Hello, I'm currently employed as casual with no fixed work hours (generally 33-37 hours per week.) In the contract I signed when commencing employment, it states that I need to give eight weeks notice if I want to leave, but they can terminate me with one hour notice. Can they enforce this eight-week rule? That length of notice time makes it almost impossible to get another job! Thanks, Jade
Under Australian law, an employer is entitled to withhold money from an employee who does not give the minimum notice period before resigning. This is usually taken from owed wages, unused annual leave and other entitlement payouts.
The amount of notice you need to give is set by your industry award and/or employment contract. As a casual employee you are not usually required to give any notice. However, you still need to adhere to the conditions set in your employment contract (provided they are lawful, which we will get to in a moment.)
On a surface level, eight weeks does seem unusually high; especially for a casual position. Generally, the minimum notice period for resignations is four weeks — and that's for full-time employees who have been with a company for more than a year.
For example, an employee covered by the Fast Food Industry Award 2010 only has to give one week's notice during their first year on the job. The four-week rule only kicks in after five years of continuous employment.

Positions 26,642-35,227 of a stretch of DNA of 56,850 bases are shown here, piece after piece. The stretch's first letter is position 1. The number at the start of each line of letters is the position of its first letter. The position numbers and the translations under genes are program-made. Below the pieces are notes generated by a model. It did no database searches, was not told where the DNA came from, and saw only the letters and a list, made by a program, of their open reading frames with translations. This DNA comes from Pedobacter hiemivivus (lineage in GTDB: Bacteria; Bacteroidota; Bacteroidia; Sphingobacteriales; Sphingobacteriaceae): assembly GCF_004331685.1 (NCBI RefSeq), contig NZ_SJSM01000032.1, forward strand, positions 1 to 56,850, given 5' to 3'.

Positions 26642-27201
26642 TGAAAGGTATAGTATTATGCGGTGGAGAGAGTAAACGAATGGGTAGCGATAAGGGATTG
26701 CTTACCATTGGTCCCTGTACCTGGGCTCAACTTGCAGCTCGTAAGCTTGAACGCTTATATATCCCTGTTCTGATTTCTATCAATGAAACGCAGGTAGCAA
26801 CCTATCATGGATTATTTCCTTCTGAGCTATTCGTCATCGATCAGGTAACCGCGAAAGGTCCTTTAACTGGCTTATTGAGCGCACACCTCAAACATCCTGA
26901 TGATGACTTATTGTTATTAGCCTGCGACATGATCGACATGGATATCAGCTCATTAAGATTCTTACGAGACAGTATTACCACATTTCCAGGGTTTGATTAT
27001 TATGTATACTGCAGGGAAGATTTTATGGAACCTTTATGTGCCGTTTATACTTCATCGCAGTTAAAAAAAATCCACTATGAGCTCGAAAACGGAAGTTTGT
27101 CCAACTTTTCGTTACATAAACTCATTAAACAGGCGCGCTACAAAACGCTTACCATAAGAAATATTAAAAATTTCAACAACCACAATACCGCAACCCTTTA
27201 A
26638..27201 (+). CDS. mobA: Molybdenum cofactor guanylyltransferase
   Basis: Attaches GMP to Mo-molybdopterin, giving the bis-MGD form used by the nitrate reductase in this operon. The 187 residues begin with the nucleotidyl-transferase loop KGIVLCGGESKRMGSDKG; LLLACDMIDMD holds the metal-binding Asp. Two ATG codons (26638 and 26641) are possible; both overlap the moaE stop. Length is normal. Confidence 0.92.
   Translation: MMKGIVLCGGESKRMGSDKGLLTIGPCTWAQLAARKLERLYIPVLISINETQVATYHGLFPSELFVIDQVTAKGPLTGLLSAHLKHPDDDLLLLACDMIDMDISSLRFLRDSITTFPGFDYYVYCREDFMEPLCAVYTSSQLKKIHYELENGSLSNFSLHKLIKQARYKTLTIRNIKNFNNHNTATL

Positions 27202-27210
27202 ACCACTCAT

It sounds like you may have unwittingly signed an unfair and possibly unlawful contract. Employers can't just set whatever conditions they like — the agreement must first be approved by and registered with the Fair Work Commission. This effectively stops employers from setting harsh conditions and finding someone desperate enough to sign it
Without knowing which industry you work for, it's difficult to determine how dodgy your contract is. Your first port of call should be the Fair Work Ombudsman's Notice Calculator which works out the minimum notice you are required to give based on your industry award, sub-industry and period of employment.
Show this information to your employer and request that a new contract be drawn up that accurately reflects the minimum notice you need to give before resigning. Generally, workplace negotiations that don't explicitly involve money tend to run smoothly: as long as you're not a dick about it, they will probably agree to the changes.
In any event, as a casual employee, you presumably don't have any annual leave or sick leave owing. This means your employers are limited in the ways they can penalise you. If you really need to get out of there asap, do it immediately after your last pay to minimise what's withheld. (The chances of them taking you to court over a couple of hundred dollars of "owed" labour is highly unlikely.)
If any readers have ever been in a similar position, we'd like to hear from you. Did you ever sign an employment contract that you later found to be unfair? How did you handle it? Let Jade know in the comments section below.
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